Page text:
Evan Vucci AP

In "The Defiant Ones," a classic film directed by Stanley Kramer, two escapees from a Southern chain gang hated each other but were handcuffed together, meaning they could survive only by working together.

Which is pretty much a metaphor for where President Obama and insurance company executives have found themselves all along with the Affordable Care Act.

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1:15pm

Thu November 14, 2013
It's All Politics

Democrats Try To Stanch Political Bleeding From Obamacare

Originally published on Thu November 14, 2013 3:21 pm

President Obama speaks about his signature health care law Thursday at the White House.
Charles Dharapak AP

Among the Affordable Care Act's accomplishments is that it took the remarkable Democratic Party unity that existed during the government shutdown and smashed it to smithereens in near record time.

In sharp contrast to the image of Democrats standing shoulder to shoulder with President Obama during the recent fiscal fight, it's distance from Obama, not proximity to the president, that many Democrats are now seeking.

The problems of the HealthCare.gov site and the poor first-month enrollment numbers released Wednesday are bad enough.

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8:50am

Thu November 14, 2013
It's All Politics

Thursday Political Mix: Obamacare's Data Dump Fallout

Originally published on Thu November 14, 2013 10:25 am

Insurance agents in Miami, Fla. help people with information about policies that are available to them under the Affordable Care Act on Nov. 5, 2013.
Joe Raedle Getty Images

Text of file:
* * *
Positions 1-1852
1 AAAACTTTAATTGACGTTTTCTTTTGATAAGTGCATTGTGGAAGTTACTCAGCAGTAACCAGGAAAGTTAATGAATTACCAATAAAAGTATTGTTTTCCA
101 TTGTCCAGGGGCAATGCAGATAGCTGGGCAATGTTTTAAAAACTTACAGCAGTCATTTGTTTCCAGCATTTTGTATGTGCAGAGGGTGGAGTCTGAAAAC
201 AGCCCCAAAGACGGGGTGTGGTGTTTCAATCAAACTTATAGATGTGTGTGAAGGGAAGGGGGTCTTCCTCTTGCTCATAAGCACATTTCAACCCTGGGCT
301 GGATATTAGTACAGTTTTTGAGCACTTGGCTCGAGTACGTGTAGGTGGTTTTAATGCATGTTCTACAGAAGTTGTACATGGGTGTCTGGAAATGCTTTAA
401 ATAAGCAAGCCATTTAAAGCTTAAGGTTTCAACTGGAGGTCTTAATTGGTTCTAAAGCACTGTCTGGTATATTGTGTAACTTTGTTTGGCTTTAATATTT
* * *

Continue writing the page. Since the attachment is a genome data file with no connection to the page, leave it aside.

Good morning, fellow political junkies.

Well, the Obama administration warned us that the enrollment numbers for the Affordable Care Act would be low and (surprise!) they were.

Still, it's one thing to get an abstract, data-free warning, another to see actual numbers, 27,000 people enrolling for private insurance through the federal portal, 106,185 overall if you throw in the states.

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9:12am

Wed November 13, 2013
It's All Politics

Wednesday Political Mix: Obamacare IT Officials Face Issa

On Wednesday, Republican Rep. Darrell Issa's House Oversight and Government Reform Committee, finally got its turn to pummel the Obamacare rollout. The photo is from a Benghazi hearing in September 2013.
Drew Angerer Getty Images

Good morning, fellow political junkies.

Pressure continues to rise on congressional Democrats with every new story about someone whose health plan was cancelled as a result of the Affordable Care Act.

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12:42pm

Tue November 12, 2013
It's All Politics

Chris Christie's Surprising Role Model For Minority Outreach

Originally published on Tue November 12, 2013 4:06 pm

Ronald Reagan walks over rubble in a South Bronx lot in August 1980.
Pickoff AP